TfL has today launched the final public consultation on its world-first Direct Vision Standard proposals, which will tackle road danger at its source by eliminating Heavy Goods Vehicles' (HGVs') blind spots that are the cause of so many tragic deaths and life-changing injuries. The Direct Vision Standard, and associated Safety Permit for HGVs that have retrofitted a Safe System, will reduce road danger for people across the capital.
In 2017 around 4,000 people were killed or seriously injured in collisions on London's streets, which is unacceptable. TfL research shows that between 2015 and 2017 HGVs were disproportionately involved in fatal collisions, with 63 per cent of those involving people cycling and 25 per cent of those involving people walking. This is despite HGVs only making up four per cent of the overall miles driven in the capital. TfL is now asking people to have their say on the final scheme proposals with a particular focus on the HGV safety permit processes. As part of the consultation, people can comment on:
The process for obtaining a vehicle's direct vision star rating
The safe system requirements
The permit application and administration process
The enforcement and appeals process
The European Commission has followed London's lead by including direct vision in the revised General Safety Regulation, which is the leading piece of EU road safety legislation.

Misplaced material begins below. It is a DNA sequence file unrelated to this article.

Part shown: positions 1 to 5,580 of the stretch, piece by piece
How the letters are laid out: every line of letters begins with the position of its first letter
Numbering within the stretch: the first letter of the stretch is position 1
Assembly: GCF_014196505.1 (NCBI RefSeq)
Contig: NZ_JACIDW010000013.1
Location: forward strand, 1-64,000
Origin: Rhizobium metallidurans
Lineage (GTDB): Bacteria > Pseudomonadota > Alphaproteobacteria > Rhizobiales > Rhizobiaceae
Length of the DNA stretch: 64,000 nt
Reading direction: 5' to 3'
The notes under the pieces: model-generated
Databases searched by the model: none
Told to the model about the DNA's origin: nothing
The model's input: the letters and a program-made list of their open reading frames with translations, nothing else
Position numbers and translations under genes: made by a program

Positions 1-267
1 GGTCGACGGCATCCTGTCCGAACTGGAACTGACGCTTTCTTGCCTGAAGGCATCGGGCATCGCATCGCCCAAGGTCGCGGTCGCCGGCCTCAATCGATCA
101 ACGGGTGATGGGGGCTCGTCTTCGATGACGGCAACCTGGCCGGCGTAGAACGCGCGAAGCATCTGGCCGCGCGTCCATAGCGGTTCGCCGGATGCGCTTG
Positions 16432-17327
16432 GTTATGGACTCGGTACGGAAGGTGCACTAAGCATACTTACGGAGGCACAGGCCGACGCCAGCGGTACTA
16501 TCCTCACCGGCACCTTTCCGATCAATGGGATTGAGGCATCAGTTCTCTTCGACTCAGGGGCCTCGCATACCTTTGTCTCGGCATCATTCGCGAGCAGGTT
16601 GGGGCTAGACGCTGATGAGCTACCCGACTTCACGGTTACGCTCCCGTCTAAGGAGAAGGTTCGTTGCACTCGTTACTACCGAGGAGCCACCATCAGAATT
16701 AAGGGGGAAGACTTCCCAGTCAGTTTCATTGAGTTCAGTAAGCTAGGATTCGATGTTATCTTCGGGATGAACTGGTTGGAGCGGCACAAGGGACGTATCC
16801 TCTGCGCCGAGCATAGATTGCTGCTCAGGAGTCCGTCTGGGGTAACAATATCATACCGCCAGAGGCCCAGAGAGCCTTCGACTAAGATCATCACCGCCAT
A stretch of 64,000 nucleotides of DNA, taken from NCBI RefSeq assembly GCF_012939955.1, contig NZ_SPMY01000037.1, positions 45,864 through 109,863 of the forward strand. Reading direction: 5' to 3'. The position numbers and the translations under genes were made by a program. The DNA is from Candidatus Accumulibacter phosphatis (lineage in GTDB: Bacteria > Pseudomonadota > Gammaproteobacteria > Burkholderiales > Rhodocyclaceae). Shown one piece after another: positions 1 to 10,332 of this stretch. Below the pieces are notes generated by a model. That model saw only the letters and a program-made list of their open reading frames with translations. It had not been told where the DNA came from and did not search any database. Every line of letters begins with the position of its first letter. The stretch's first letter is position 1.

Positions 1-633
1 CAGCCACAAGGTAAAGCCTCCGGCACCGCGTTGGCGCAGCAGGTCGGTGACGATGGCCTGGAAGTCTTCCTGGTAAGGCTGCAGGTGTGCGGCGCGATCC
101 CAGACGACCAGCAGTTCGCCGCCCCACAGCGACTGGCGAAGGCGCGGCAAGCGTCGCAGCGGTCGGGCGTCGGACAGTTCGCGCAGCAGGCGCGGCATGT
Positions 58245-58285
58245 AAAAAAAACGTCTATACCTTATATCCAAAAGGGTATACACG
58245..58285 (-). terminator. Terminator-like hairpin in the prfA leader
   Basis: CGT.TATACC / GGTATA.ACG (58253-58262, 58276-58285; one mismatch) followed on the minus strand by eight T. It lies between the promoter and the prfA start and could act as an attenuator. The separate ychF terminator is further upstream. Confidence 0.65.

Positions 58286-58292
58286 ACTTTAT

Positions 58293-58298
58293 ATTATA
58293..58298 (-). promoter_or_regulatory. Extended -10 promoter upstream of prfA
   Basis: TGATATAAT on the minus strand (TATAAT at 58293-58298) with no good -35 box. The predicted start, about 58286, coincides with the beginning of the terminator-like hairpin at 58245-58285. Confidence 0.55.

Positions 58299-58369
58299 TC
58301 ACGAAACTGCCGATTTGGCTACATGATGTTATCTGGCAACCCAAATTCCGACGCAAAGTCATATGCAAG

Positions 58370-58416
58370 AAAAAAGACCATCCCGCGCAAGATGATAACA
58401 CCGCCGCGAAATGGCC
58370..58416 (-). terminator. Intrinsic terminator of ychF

This is a major step in reducing road danger and will help make all HGVs safer across Europe. The Direct Vision Standard forms a key part of the Mayor's Vision Zero approach to eliminating all deaths and serious injuries from London's roads by 2041. Restrictions in an HGV driver's field of vision, or 'blind spots' have been identified as a significant contributory factor in collisions. The HGV Safety Permit is a holistic approach which aims to improve the overall safety of HGVs through blind spot elimination and minimisation, warning of intended manoeuvre, minimising the physical impact of a hazard and recommending driver safety training. Will Norman, London's Walking and Cycling Commissioner, said: 'I am proud that London will be the first city in the world to take such bold action to remove the most unsafe lorries from our streets. 'We are not prepared to stand by and let dangerous lorries continue to cause further heartbreak and tragedy on London's roads. 'We are doing everything we can to make our roads safer. Improving HGV safety standards will dramatically reduce danger for both cyclists and pedestrians. 'Taking action against dangerous lorries will help a lot more Londoners feel safe cycling as part of their everyday routine, improving their health, and helping tackle air pollution across our city. 'Road safety mustn't end at our borders, which is why I'm delighted that the European Commission is following our lead - helping ensure that all HGVs are safer across the UK and Europe.'